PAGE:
Recently on Twitter, Tea with BVP caller extraordinaire, Longinus, as well as some Inclusive Latin Classroom folks, got me thinking about the definition of communication. What follows are terms I’ve been using for a while (almost entirely unoriginal), clarified by Bill VanPatten on Episode 68 of Tea with BVP.
Communication isn’t only speaking:
Communication is the interpretation, negotiation, and expression of meaning. We interpret when we read, and express when we write; no speaking necessary.
Two people are usually involved, but not required:
If I write a note (expression), and place it in a drawer, but then the apt. catches fire (yes, we have renters insurance), there’s no possible way for anyone to read it (interpretation), or ask me about it (negotiation), even if that was my intent. I most certainly expressed my ideas, there just wasn’t anyone around to interpret them.
In Latin, reading—though not to be confused with translating—is the primary form of communication. ACTFL modes of communication are helpful, here. Reading is one-way, and Interpretive (i.e. interpretation), but someone had to write what we read…at some point (i.e. two people involved). That person who wrote what we read is also one-way, and Presentational (i.e. expression). Neither of these become Interpersonal (i.e. negotiation) unless there is interaction between two people, and this interaction doesn’t have to take place in person. This is why Bill VanPatten refers to communication as “expression, interpretation, and sometimes negotiation of meaning.” Both the writer and reader engage in acts of communication, it’s just that their role is different.
Timing (i.e. real, or asynchronous) & Perspective:
Ovid wrote something (expression) a couple thousand years ago that I can try to read today (interpretation). There has been no interaction between us, eliminating the possibility of negotiation. However, if I write an adaptation of Ovid (expression), and then send it to John Bracey, a couple things could happen. John could star the email, forget, and never end up reading it (no interpretation, just my expression). Or, John could read it (interpretation), and send back some notes or questions (negotiation). This interaction between us would be delayed, but still the same process communication-wise as if we were in person. Now, if I also star and forget about that latest correspondence from John, however, neither negotiation nor interpretation occur. This doesn’t change the fact that John expressed ideas and attempted to negotiate with me. That is to say, from John’s perspective, he still engaged in communication, but it was only one-way without my involvement.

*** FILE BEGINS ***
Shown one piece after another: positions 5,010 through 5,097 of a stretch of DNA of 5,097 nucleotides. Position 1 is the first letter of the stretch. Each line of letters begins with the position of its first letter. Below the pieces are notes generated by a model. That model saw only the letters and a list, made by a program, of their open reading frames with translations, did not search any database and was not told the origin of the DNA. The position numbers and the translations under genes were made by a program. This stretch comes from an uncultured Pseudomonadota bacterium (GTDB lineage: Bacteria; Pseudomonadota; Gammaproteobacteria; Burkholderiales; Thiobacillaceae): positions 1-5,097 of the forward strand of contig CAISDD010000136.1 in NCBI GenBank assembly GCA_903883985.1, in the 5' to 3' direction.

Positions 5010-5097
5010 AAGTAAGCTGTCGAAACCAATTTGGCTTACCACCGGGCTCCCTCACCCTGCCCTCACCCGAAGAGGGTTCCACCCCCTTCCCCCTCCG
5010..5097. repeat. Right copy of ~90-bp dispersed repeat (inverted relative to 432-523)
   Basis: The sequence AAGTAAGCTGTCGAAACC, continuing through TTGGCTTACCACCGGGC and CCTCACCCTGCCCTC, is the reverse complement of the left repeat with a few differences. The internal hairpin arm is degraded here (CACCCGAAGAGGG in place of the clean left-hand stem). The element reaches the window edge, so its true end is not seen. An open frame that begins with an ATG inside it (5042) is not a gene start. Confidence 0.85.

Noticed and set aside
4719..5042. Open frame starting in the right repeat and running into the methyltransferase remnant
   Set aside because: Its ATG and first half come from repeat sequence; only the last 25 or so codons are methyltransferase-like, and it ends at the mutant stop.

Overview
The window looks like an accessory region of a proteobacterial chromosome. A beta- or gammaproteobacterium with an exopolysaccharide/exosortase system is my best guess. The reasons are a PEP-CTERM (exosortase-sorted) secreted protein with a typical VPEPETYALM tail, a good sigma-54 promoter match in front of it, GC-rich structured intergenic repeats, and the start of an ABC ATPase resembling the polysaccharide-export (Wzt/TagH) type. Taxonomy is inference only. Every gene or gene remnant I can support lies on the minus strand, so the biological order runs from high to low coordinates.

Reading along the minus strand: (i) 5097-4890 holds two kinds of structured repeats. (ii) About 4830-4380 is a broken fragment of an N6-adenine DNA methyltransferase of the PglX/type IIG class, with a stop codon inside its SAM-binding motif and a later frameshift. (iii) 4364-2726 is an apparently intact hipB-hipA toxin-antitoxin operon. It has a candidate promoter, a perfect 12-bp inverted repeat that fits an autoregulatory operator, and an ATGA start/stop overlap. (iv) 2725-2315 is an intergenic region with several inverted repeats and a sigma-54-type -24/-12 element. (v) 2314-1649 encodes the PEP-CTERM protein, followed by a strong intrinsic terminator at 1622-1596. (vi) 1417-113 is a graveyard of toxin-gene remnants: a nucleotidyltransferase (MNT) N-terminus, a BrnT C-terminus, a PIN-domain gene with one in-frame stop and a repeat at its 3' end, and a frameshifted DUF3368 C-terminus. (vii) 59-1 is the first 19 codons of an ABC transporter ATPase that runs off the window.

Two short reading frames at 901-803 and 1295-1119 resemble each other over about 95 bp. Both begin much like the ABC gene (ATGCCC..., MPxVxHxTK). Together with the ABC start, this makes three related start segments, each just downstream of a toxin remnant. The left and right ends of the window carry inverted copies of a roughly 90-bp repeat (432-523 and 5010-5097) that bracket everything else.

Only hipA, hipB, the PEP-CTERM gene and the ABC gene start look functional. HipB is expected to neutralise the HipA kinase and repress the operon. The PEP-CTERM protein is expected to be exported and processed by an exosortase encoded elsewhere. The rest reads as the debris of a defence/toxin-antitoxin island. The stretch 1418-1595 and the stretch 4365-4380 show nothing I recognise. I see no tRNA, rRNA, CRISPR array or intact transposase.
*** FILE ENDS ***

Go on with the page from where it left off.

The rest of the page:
Communication as a concept, not as verb “communicate:”
Although I’m engaging in the act of communication by trying to read Ovid (interpretation), one could hardly say that I’m “communicating with” Ovid anymore than Ovid is “communicating with” me, or us as a society. Ovid certainly expressed meaning, itself communication by definition, but in the absence of real time interaction and negotiation, or even delayed negotiation of meaning over letters, we are not “communicating with” each other.
Someone correctly brought up the fact that the idea of “communicating with the ancient world” isn’t possible. Classicists use this phrase, referring to relating to [certain] ancient people’s ideas (expression) by learning more (interpreting) about the past, and making connections to our own lives, but this ends there as far as communication goes. There is no possibility of interaction (negotiating) with ancient authors. When we read about the past, communication is one-way.
Partially- or fully-communicative:
Things get more complicated from here, but the definition of communication still holds up. An activity lacking a purpose yet focusing on meaning is partially-communicative. Most teachers spend their time doing partially-communicative activities in preparation of a few fully-communicative tasks along the way. Personally, I don’t bother with tasks/Tasks, and find them awfully close to performance-based assessments, the juice of which tends not to be worth the squeeze.